Specialists can complete an assessment by adapting tests to your impairment: intellectual, mobility and behavioural difficulties. If you or your family has any concern with your vision and hearing it is important to contact your GP or optician.

Why do I feel anxious and depressed?

Feelings of being anxious or depressed are not usually linked to the level of your disability but can be due to your level of stress and coping skills, your fatigue and pain management or degree of family and social support.

If your anxiety and depression is untreated, this can contribute to poor physical health, reduced social interaction and quality of life. People with CP can also experience difficulties controlling their behaviour with for example mood swings and anger management. Recognising that you are at risk and being alert to symptoms of behavioural and emotional problems are an important part in improving your mental health.

You can discuss this with your GP, psychologist or social worker who can help you with early interventions to help prevent prolonged and debilitating mental health conditions. Some people find that doing mindfulness, meditation or yoga can be helpful. Individuals can also self refer for talking therapies when they feel it would benefit them.

Whom can I talk to about my sexual health?

People with physical disability experience the same sexual thoughts, feelings and behaviours as anyone else. Sexuality affects everyone, it is a personal and a private affair.

Disabilities can impact on relationships and sexual function in many ways, these include; uncontrollable muscle contractions or movements; the impact of having a stoma, supra public catheter or indwelling catheter; being hoist dependent; difficulty in undressing or getting into a position; continence issues and concerns regarding sensation, fatigue or pain.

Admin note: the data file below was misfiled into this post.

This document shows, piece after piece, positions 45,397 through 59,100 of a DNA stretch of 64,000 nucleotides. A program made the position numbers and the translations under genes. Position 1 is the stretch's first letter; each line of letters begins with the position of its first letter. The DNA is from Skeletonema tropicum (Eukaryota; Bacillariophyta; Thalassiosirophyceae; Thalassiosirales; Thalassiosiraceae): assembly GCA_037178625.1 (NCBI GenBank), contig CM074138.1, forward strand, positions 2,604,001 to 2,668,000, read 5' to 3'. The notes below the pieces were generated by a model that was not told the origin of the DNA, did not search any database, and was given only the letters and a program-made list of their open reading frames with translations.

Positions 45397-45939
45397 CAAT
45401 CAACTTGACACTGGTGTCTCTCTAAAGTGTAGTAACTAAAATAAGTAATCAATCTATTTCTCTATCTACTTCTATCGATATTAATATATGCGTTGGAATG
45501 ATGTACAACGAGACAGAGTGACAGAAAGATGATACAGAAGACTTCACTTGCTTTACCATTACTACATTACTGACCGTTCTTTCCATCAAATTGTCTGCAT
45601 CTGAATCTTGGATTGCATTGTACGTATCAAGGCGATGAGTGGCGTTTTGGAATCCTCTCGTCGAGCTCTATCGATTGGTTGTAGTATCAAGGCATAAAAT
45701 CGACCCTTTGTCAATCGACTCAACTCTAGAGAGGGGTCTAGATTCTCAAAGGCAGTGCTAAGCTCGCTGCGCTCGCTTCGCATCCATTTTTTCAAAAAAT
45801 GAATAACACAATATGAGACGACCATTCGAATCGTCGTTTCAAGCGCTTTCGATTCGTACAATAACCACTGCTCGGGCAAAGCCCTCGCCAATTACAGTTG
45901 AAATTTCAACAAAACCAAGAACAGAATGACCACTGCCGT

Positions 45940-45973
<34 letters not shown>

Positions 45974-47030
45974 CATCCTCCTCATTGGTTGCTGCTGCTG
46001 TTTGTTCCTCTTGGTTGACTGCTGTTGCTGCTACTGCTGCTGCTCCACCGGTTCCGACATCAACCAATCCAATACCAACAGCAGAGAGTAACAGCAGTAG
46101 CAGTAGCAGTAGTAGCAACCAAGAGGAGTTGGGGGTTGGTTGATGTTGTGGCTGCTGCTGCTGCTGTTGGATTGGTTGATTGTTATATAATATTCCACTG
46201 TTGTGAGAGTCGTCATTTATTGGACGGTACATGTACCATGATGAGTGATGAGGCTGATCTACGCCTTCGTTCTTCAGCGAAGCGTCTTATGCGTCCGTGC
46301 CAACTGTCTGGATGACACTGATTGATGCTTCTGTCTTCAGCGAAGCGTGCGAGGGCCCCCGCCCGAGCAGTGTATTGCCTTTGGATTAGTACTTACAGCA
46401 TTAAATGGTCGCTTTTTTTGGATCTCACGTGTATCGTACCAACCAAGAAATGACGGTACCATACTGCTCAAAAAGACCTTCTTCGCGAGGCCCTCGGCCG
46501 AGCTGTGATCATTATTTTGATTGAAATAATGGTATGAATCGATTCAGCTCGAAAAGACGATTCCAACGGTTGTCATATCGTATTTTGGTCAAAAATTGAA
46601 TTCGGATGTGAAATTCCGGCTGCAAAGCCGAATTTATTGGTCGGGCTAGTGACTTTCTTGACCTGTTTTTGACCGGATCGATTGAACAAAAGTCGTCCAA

If you have, any questions you wish to ask about your personal relationships or problems with your sexual function please discuss these with your GP, a continence specialist, sex therapist or a support group for suggestions on how to overcome challenges.

Where can I meet other adults with CP?

You can meet other individuals with CP by joining support groups. Here you can be provided with confidential support, advice at any stage, you can share and learn some practical tips or talk to someone especially in times of difficulty.

Where can my family get support?

Parents and families of people with a disability can go through different challenges, for example; how to prepare them for adulthood or helping them find support in their community. Some parents suffer in silence but they may also benefit from support concerning their feelings and concerns and gain simple practical advice that will help them cope with all the challenges ahead.

If you need support, there are online parents or carer support groups who can provide help and reassurance.

Please check our website for specific information/ fact sheets on the following:

  • Post impairment syndrome
  • Exercise and activities
  • Activities for daily living
  • Fatigue management
  • Bladder and bowels
  • Saliva management
  • Womens Health and cerebral palsy

Clinical nurse specialist for adult cerebral palsy and neuro-disability service
Direct line: 020 3448 3439

Office hours are 8.30 to 16.30 Monday to Friday.
If there is no-one there, available please leave a message on the answer phone/ voicemail and someone will get back to you as soon as possible. This line is confidential. If your query is urgent please contact your GP.

Team email: 


The adult cerebral palsy and neuro-disability team
National Hospital for Neurology and Neurosurgery
Box 113, London

Page last updated: 17 May 2024

Review due: 30 November 2024